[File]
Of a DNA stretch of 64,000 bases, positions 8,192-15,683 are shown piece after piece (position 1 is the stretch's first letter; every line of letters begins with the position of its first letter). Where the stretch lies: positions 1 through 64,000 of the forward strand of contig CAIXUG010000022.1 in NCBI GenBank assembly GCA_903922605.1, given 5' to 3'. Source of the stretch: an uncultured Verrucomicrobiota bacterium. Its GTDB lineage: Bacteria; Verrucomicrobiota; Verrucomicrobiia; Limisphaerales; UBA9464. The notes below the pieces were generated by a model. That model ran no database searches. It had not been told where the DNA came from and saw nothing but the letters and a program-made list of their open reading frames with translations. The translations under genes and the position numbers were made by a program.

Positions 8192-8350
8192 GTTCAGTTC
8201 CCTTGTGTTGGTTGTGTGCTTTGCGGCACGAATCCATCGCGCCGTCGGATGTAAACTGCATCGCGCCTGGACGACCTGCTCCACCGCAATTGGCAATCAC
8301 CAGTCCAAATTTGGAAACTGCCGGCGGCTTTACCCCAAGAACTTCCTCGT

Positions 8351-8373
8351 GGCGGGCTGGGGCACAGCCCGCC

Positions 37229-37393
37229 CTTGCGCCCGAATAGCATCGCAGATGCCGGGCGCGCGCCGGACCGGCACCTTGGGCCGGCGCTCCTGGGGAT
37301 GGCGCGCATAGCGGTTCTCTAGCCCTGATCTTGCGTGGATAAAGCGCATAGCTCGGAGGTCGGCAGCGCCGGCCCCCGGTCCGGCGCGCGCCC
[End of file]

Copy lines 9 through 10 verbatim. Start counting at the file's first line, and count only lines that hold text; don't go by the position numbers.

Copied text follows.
37229 CTTGCGCCCGAATAGCATCGCAGATGCCGGGCGCGCGCCGGACCGGCACCTTGGGCCGGCGCTCCTGGGGAT
37301 GGCGCGCATAGCGGTTCTCTAGCCCTGATCTTGCGTGGATAAAGCGCATAGCTCGGAGGTCGGCAGCGCCGGCCCCCGGTCCGGCGCGCGCCC